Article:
Headlights flick over hedgerows as I cut cross-country, road noise filling the cabin like AM radio static, the engine’s warm, bass-heavy howl building at lower revs as I wait for the oil to thin with temperature. When you do use all the flat-six’s guts, there’s a kick past 5000rpm that elevates the GT4 well above its mid-engined siblings, an intensity of speed that makes you grip that alcantara wheel rim hard and focus every bit of mental capacity. The GT4 is genuinely quick and makes you wonder – and here’s that context – why you’d need another 200bhp.
Furtive fumbles through damp roundabouts reveal the chassis to be sweetly balanced, if too competent to slide purely with throttle prods. I start to feel comfortable with the treadblocks slipping, tapping into this car’s deeply satisfying adjustability – beats a six-pack of Red Bull when you’re fighting for concentration.
The bar’s closed, the others long retired when I arrive after midnight. But I can’t sleep after that buzz, wondering if costlier rivals can really answer the Cayman’s brilliance.
I’m woken next morning by the whoosh of lorries dispersing standing water and seven blokes firing V8s, sixes and a V12, all droning,
wavering, vaguely menacing idles that obviate my alarm clock. CJ’s crouched frowning at the Corvette’s Michelin Cup 2s like he’s struggling to decode a child’s fractured monologue. The tyres are part of this Z06’s track-focused Z07 pack, derived from the same gene pool as the Cayman’s, only someone appears to have transferred the same tread to a far wider hunk of rubber, leaving vast slick tranches on the outer halves. I don’t want to headbutt a wall 90 seconds out of Betws-y-Coed, so I slip into the Mercedes-AMG GTS; yep, a 503bhp V8 appears friendliest today.
With the Cayman still fresh in my mind, the first few miles in the GTS are anti-climactic: the steering numb, the whole car desensitised. But Gavin drove it last night, loves it, says I need more seat-time.
He’s right. You can miss the Merc’s completeness on tests like these, when we’re chasing a rush, not always thinking about living with the things. Pick one car here to do everything and the Merc wins. It’s comfortable and refined, the infotainment excellent. Shame the centre console is so vast, its tiny gear selector so far back that you fumble at it like an ape scratching armpits.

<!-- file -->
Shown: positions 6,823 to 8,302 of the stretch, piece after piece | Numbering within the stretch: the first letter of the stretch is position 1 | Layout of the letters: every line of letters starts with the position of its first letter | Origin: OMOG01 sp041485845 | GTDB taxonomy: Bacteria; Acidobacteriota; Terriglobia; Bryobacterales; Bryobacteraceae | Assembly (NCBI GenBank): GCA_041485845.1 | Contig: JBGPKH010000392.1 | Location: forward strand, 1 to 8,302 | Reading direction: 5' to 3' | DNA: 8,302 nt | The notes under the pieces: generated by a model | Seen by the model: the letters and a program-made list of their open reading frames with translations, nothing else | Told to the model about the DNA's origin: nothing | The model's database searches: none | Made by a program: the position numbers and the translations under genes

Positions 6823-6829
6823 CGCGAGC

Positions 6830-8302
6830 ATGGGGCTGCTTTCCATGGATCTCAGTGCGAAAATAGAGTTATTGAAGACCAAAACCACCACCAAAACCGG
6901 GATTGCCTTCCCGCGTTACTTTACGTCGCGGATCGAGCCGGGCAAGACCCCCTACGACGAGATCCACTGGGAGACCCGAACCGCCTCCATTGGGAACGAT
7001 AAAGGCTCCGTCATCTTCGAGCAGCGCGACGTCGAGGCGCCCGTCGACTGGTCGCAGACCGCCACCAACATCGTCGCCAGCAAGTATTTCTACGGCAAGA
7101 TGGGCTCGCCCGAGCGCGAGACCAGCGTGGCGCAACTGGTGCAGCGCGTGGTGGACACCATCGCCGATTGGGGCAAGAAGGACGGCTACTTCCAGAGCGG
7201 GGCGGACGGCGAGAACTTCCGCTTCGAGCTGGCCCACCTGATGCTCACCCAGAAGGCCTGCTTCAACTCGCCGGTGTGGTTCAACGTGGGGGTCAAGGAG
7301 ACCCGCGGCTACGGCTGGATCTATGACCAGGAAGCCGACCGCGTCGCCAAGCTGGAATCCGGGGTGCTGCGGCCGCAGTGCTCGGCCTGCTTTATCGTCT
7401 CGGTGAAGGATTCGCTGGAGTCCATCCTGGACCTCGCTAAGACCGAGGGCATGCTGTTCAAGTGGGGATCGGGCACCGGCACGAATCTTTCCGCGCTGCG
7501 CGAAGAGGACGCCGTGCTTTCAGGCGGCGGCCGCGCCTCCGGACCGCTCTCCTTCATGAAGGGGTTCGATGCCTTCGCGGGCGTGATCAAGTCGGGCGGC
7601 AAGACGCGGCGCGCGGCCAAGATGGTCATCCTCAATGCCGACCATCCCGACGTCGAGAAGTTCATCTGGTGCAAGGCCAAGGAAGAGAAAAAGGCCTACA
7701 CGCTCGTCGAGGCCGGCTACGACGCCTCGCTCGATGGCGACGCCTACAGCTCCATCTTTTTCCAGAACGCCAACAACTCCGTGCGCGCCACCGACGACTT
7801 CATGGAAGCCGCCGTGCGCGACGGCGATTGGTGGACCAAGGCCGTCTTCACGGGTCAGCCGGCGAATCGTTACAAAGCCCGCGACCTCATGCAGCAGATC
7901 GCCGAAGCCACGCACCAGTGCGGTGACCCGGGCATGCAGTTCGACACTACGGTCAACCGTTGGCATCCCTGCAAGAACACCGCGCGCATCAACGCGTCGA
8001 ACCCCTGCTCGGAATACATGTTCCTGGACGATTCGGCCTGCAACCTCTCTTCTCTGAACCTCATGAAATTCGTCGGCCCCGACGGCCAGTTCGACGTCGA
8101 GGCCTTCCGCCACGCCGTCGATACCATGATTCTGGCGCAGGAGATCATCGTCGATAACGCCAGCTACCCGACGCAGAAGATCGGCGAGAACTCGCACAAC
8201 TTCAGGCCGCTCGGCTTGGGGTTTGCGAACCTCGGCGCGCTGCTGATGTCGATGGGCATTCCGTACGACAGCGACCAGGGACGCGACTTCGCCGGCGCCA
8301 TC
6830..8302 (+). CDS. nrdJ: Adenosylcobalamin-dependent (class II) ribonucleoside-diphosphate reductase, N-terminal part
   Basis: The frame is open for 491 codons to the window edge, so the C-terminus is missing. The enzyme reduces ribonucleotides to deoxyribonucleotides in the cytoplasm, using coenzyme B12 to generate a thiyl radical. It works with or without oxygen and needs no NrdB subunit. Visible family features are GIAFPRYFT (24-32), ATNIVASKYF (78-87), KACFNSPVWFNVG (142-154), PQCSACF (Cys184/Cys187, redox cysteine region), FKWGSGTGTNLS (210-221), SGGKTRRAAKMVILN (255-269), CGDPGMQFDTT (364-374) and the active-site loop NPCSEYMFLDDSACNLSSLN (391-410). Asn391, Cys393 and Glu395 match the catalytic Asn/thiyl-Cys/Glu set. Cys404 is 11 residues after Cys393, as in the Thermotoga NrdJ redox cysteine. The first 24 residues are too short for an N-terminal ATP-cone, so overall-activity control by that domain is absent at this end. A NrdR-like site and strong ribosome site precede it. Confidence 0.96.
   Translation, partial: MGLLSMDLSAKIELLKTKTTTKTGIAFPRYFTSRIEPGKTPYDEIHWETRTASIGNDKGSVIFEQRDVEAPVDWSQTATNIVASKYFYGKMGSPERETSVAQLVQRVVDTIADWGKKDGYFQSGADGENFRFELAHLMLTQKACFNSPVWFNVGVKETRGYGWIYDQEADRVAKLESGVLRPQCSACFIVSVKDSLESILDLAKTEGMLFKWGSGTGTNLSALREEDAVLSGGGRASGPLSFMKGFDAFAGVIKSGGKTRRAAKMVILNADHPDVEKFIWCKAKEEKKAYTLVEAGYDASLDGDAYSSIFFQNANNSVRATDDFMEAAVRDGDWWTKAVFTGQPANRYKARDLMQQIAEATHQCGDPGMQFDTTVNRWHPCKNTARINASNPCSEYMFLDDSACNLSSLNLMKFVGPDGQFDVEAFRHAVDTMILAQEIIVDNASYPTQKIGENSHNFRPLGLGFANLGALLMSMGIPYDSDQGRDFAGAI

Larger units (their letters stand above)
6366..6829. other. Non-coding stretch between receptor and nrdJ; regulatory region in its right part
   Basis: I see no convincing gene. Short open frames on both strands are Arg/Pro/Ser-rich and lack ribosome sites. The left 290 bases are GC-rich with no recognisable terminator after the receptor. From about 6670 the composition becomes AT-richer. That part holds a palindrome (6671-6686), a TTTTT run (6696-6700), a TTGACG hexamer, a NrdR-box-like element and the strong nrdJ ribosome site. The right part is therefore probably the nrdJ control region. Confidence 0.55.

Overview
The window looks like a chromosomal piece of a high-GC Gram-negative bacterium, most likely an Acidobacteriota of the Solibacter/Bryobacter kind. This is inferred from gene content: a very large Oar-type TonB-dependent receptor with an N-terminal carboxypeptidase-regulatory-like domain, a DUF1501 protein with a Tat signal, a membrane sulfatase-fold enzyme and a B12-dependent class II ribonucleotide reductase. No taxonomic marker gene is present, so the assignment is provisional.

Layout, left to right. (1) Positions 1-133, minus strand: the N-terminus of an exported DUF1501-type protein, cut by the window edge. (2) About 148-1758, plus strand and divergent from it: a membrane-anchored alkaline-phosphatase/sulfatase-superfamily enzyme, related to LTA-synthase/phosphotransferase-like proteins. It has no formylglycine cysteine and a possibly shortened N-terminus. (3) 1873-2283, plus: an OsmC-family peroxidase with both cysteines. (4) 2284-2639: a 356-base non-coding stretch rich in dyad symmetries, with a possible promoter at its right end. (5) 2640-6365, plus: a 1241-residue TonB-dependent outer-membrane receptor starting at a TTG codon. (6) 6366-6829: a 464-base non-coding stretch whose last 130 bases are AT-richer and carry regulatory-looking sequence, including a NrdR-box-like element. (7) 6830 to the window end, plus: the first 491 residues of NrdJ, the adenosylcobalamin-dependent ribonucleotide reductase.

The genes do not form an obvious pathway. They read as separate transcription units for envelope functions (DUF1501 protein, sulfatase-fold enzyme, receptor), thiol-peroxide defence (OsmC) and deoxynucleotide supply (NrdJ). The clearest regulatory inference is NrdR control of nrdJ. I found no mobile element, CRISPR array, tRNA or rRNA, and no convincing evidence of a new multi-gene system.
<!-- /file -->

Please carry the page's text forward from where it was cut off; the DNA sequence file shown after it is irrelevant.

On the plus side, the configurable buttons in that centre console actually serve a purpose: the AMG rides with cushy compliance – ‘it just absorbs bumps then kills any body motion dead,’ notes CJ – but the softest suspension setting is too boaty when you’re pushing on, so you press Sport, quelling roll without destroying the ride. The exhaust note’s too subdued for a car whose luminous yellow schnozz arrives ten minutes before you, but another button unleashes a muscle-car wobbling at low revs and thunderous farts during high-rpm gear swaps. Much better.
Just because the AMG shrugs off daily duties doesn’t mean it can’t entertain. The V8 is so far behind the front axle it’s almost in the passenger seat, so even though you’re riding the rear axle like Ben Hur, the AMG’s eagerness to change direction feels centred around your kneecaps. You learn to trust that slightly aloof steering, knowing you can twist it with a wrist-flick. Lean on the front end, work the mighty brakes and just nail each apex at daft speeds. Excellent engine too – serious speed, great response, generous torque – and while the gearbox isn’t as sharp as the best, it’s good enough. It doesn’t baulk at high-rev shifts to second like AMGs once did, and the Sport+ setting chucks the right gear into the mix bang on cue.
A twin-turbo V8 sounds a handful in a deluge, but the AMG’s chassis is so accomplished that killing the stability system is no deathwish: the rear rubber breaks away
in completely linear fashion.
Not so the V8 supercharged Corvette. You sit low in a cabin of surprisingly sophisticated finesse – even AFC is impressed, a man whose colouring-in is a match for his deft penmanship – a plaque on the dash warning that there’s 650 horsepower and 650lb ft of torque lurking under that long right pedal. There’s also a grab handle that swoops down from the instrument binnacle to the passenger side, but handily it’s also easy to reach from the driver’s seat with your eyes closed… And you will get scared: prodding the throttle hard is like yanking on a lion’s tonsils, or pulling open a trapdoor to oblivion.
The Corvette is not lacking polish. Its steering is light and feelsome, the chassis well controlled, and there’s an agility that confounds initial expectations. But those tyres and that massive torque-rush make it just a bit terrifying in these conditions. Through a fast corner, the nose washes half-a-metre wide, and when I turn off the traction control there’s such an excess of power that it becomes difficult to measure out in satisfying fizzes of tyre slip. I turn the electronics back on for fear of leaving Wales backwards and crashing into Birmingham.
I’m sure the Corvette would be epic in the dry, and it’s important to stress that we’re essentially on slicks battling a field on inters here (ditching the Z07 pack would’ve upped its chances in this instance), but today the ’Vette covers fewer miles than rivals; it just makes us all cry when we accelerate, though Gavin crowns the V8 the standout engine of the test.